Rules bolster protections for struggling borrowers as they exit forbearance.
The Consumer Financial Protection Bureau has released new rules mandating how mortgage servicers must support financially distressed borrowers as part of the federal foreclosure moratoria phase out.
The consumer watchdog announced Monday that it had finalized amendments to its mortgage servicing regulations that will “establish temporary special safeguards to help ensure that borrowers have time before foreclosure to explore their options, including loan modifications and selling their homes.”
The rules, which will take effect on August 31, cover loans on principal residences and generally exclude small servicers. The goal is to prevent a wave of foreclosures as nearly 900,000 homeowners prepare to exit forbearance in the coming months.
“As the nation shifts from the COVID-19 emergency to the economic recovery, we cannot be complacent about the dangers we still face,” said CFPB acting director Dave Uejio. “An unchecked wave of foreclosures would drain billions of dollars in wealth from the Black and Hispanic communities hardest hit by the pandemic and still recovering from the impact of the Great Recession just over a decade ago. An unchecked wave of foreclosures would also risk destabilizing the housing market for all consumers.”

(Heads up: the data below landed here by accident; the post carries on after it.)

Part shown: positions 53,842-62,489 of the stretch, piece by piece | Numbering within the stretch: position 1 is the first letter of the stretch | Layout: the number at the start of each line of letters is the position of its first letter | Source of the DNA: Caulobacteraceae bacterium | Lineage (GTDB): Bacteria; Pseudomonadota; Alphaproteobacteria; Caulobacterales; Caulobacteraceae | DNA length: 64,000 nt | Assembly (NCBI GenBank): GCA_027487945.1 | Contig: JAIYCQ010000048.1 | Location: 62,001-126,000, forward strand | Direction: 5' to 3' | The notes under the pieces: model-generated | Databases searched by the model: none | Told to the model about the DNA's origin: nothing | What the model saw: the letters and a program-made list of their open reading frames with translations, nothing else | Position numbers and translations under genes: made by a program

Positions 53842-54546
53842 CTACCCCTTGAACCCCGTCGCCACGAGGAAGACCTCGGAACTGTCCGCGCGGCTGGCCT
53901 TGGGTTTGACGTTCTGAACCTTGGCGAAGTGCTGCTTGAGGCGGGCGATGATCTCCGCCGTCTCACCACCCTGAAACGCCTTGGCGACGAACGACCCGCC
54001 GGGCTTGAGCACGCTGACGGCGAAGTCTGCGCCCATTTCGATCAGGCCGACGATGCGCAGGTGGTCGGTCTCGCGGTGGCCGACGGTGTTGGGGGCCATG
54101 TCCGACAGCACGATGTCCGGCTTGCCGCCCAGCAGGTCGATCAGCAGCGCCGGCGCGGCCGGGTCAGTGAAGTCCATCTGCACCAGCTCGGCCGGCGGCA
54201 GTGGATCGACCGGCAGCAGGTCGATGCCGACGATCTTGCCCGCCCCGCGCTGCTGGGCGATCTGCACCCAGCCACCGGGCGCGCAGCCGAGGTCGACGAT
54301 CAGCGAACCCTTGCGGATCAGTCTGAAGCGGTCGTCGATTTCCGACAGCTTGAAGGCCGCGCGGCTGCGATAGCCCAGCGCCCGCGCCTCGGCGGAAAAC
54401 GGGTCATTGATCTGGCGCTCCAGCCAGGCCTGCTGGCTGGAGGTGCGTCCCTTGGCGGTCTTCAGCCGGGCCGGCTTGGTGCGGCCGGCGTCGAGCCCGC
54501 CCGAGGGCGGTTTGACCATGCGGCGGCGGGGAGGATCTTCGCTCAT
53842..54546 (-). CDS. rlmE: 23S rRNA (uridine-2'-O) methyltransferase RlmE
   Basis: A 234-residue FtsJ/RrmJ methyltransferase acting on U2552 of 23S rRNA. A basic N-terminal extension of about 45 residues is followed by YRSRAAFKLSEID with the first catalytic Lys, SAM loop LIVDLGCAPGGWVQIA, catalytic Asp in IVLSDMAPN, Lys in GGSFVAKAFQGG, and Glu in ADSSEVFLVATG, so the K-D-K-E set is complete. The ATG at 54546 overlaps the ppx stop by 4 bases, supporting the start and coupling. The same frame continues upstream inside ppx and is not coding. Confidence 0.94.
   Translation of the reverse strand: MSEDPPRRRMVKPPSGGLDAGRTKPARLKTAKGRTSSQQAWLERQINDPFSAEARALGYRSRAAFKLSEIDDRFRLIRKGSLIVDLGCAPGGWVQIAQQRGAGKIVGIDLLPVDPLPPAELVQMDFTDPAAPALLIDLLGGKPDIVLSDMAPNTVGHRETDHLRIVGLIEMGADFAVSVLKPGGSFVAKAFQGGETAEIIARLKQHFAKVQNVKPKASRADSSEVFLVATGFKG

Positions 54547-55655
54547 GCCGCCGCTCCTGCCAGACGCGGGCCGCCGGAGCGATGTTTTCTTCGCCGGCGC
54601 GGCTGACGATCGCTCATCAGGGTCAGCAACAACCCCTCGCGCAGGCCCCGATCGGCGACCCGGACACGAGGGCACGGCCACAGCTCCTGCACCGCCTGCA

Among the amendments, servicers are required to:
According to the CFPB, borrowers will have at least three options to bring their mortgages current and avoid foreclosure. Among these options: borrowers can resume their regular mortgage payments and move their missed payments to the end of the loan, also known as deferral. Borrowers can also ask their lenders to change the interest rate, principal balance, or length of their mortgage through loan modifications. Additionally, homeowners with sufficient equity may opt to sell their homes.
In cases where foreclosures are not avoidable, the new CFPB rule will allow foreclosures to start if the borrower has abandoned the property; was more than 120 days behind on their mortgage before March 01, 2020; is more than 120 days behind on their mortgage payments and has not responded to specific required outreach from the mortgage servicer for 90 days; or has been evaluated for all options other than foreclosure and there are no available options to avoid foreclosure.
“We are giving homeowners the time and opportunity to make informed decisions about the best course of action for them and their families, whether that is seeking a loan modification or selling their home,” Uejio said. “And we are giving mortgage servicers the flexibility they need to serve homeowners with dignity while managing an unprecedented volume of borrowers seeking assistance.”